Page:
Citrus fruits vary in their amount of sourness. Lemons and limes are very sour and it's difficult to eat lemons or limes by themselves. Grapefruits are less sour, but it's common to serve grapefruits with a bit of sugar. Oranges and tangerines are very sweet.
Selecting and Storing Citrus FruitCitrus fruits should be firm and feel slightly heavy for their size. They can be stored at room temperature as long as the peelings are intact. Once they're peeled or sliced, the flesh should be stored in the refrigerator.
Oranges can be prepared and eaten by removing the peels and separating the sections. Grapefruit can also be prepared this way, but they may need some sugar or other sweetener. You can also use oranges and grapefruit in recipes, or serve the juice as a beverage. Note that when you buy grapefruit juice it usually has added sugar or other sweetener - read the ingredients list to see what it contains.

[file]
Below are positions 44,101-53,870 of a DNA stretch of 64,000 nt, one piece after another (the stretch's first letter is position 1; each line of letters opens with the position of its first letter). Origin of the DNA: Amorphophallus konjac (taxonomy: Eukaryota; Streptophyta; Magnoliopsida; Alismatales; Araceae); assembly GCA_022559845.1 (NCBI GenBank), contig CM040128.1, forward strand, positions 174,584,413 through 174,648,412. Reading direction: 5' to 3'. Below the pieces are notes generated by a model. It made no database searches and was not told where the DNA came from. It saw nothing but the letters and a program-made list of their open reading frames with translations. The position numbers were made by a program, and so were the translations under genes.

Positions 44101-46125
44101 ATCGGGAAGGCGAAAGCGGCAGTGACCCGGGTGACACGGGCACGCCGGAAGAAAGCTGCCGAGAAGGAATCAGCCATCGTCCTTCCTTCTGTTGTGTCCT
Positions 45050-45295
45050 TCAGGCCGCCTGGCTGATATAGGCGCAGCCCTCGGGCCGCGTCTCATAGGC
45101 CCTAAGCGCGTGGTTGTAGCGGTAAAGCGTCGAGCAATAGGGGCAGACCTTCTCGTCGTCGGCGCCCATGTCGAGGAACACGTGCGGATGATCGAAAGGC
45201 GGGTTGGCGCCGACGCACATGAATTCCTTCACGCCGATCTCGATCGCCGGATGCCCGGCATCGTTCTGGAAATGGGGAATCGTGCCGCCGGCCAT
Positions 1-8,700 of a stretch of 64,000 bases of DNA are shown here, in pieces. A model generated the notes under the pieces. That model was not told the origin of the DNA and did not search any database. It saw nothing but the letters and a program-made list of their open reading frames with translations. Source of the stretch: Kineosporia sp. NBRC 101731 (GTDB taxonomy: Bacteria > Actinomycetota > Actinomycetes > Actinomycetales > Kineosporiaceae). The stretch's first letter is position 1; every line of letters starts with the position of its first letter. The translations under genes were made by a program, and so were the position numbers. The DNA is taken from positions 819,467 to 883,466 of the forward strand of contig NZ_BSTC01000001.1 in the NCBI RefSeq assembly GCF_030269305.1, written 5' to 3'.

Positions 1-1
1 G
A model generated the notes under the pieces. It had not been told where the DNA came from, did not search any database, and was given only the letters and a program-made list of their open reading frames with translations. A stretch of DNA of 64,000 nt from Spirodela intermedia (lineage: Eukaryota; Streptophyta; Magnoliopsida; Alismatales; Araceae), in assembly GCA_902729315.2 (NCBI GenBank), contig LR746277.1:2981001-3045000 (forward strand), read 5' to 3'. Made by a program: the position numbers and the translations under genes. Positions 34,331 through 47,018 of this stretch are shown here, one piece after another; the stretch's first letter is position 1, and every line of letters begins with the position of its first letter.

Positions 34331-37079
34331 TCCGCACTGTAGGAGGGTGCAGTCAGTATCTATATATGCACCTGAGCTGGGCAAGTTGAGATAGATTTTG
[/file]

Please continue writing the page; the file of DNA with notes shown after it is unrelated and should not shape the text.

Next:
Nutrition InformationOne medium sized orange has 70 milligrams vitamin C, 39 micrograms folate, 52 milligrams calcium, 169 micrograms lutein and 3.1 grams fiber. One orange also has about 60 calories.
One half of a medium sized grapefruit has 178 milligrams potassium, 44 milligrams vitamin C, 1,187 International Units vitamin A and 1453 micrograms lycopene. One-half grapefruit also has 1.4 grams fiber and 41 calories (without added sugar).
United States Department of Agriculture, National Nutrient Database for Standard Reference. "Oranges, raw, all commercial varieties." Accessed April 27, 2011. http://www.nal.usda.gov/fnic/foodcomp/search/index.html.
United States Department of Agriculture, National Nutrient Database for Standard Reference. Grapefruit, raw, pink and red and white, all areas." Accessed April 27, 2011. http://www.nal.usda.gov/fnic/foodcomp/search/index.html.